Patient Decision-Aid Tools

Allen: Our website,, hosts our various tools for implantable cardioverter-defibrillator, cardiac resynchronization therapy, left ventricular assist device, and the checklist and video tested in EPIC-HF. We also developed, with partnership from the American College of Cardiology, a tool to help patients decide whether they should start or switch over to sacubitril/valsartan. That tool is somewhat interesting because the majority of that tool is about the cost. When you compare enalapril and sacubitril/valsartan, the side effects are quite similar and the benefits of sacubitril/valsartan are dramatically better than those of enalapril. So why would you not take sacubitril/valsartan? The only real reason is cost. That decision aid shows patients how to find out-of-pocket costs. They can weigh whether it is something they can afford in their total budget and in their medical budget, as so many patients are on multiple medicines. A nice paper came out in Circulation: Heart Failure a couple of weeks ago that showed that the majority of patients are essentially on 10 medicines. That is very burdensome and the kind of discussion we need to be having in clinic.

Piña: Even worse, I count the medications when they leave the hospital, and patients are on 13 medications. Three of those include the laxative, stool softener, and sleeping pill they got in the hospital.

Allen: The various tools are all free for use. They were largely funded by grant money from the Patient-Centered Outcomes Research Institute as well as the National Institutes of Health. We've done the work with support from taxpayers, and now those are available for people to use. We've also been doing a lot of work trying to get the word out about some work related to this, our LVAD decision aid. We've gone out to all 174 LVAD programs in the country and said, "Hey, do you want to incorporate this into your decision-making education pre-vet process?" About 100 of the 174 programs are actually using it.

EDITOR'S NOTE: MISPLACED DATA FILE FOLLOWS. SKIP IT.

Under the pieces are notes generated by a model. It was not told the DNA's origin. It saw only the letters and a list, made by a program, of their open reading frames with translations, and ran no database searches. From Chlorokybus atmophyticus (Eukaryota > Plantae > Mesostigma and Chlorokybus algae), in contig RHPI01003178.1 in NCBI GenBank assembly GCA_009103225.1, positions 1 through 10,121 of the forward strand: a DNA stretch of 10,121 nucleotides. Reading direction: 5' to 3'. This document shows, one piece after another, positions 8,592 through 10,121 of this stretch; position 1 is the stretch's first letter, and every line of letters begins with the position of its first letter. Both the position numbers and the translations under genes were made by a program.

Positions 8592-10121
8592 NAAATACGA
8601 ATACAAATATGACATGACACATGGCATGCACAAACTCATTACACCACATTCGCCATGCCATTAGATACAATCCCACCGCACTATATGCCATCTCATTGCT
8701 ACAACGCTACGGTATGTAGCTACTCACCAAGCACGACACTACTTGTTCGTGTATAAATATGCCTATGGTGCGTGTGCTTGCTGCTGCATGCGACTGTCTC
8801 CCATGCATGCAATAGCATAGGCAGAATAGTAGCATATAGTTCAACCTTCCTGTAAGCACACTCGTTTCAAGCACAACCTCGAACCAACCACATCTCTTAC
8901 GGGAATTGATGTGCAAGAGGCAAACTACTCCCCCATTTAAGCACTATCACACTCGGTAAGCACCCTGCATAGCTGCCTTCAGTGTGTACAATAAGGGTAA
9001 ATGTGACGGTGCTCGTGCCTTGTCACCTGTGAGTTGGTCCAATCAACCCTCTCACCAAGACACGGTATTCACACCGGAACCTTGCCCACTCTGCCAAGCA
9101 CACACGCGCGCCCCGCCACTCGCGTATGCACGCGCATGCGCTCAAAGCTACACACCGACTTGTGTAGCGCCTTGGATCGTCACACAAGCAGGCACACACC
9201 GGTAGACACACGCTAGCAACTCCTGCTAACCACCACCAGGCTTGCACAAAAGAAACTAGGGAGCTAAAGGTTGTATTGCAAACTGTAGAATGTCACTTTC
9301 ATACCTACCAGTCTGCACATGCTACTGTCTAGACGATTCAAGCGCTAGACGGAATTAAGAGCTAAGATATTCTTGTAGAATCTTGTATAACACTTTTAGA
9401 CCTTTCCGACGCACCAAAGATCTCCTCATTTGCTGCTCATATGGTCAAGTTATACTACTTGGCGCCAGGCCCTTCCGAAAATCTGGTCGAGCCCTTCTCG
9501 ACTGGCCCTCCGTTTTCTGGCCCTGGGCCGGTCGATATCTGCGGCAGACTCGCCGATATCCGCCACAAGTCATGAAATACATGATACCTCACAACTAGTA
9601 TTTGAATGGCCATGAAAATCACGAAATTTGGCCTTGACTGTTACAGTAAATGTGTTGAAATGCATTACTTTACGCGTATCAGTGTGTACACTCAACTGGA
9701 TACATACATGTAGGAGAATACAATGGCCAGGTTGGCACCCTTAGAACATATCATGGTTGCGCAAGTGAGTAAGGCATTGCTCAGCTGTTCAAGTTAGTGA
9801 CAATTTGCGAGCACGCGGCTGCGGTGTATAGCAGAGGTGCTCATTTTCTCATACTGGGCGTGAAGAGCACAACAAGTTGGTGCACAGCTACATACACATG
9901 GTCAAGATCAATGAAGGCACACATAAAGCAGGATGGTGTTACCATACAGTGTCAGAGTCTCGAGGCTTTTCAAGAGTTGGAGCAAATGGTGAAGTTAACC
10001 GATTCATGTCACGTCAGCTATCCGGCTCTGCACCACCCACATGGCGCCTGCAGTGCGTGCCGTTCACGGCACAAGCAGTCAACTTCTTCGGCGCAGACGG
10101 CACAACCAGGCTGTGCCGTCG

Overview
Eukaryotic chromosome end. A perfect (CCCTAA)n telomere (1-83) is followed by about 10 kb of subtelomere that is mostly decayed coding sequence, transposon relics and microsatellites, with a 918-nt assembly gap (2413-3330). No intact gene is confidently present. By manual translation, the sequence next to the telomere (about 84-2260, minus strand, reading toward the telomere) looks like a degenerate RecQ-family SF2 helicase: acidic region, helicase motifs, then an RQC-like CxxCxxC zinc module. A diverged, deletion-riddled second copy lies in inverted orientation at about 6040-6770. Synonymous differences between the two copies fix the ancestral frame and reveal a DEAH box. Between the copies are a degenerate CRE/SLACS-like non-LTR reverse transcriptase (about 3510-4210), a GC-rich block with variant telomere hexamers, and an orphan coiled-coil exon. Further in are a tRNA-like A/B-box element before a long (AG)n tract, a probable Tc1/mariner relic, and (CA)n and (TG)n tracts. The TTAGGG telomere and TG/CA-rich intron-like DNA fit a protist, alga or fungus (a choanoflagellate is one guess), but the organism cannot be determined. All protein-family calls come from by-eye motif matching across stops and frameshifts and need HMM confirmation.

Piña: Thank you so much for your time. I'm sure this is going to be viewed quite a bit and hopefully get spread out to other providers that don't often think about this as well. This is Ileana Piña, signing off. I hope you have a wonderful day.

Ileana L. Piña, MD, MPH, is a heart failure and cardiac transplantation expert. She serves as an advisor/consultant to the FDA's Center for Devices and Radiological Health and has been a volunteer for the American Heart Association since 1982. Originally from Havana, Cuba, she is passionate about enrolling more women and minorities in clinical trials. She also enjoys cooking and taking spin classes.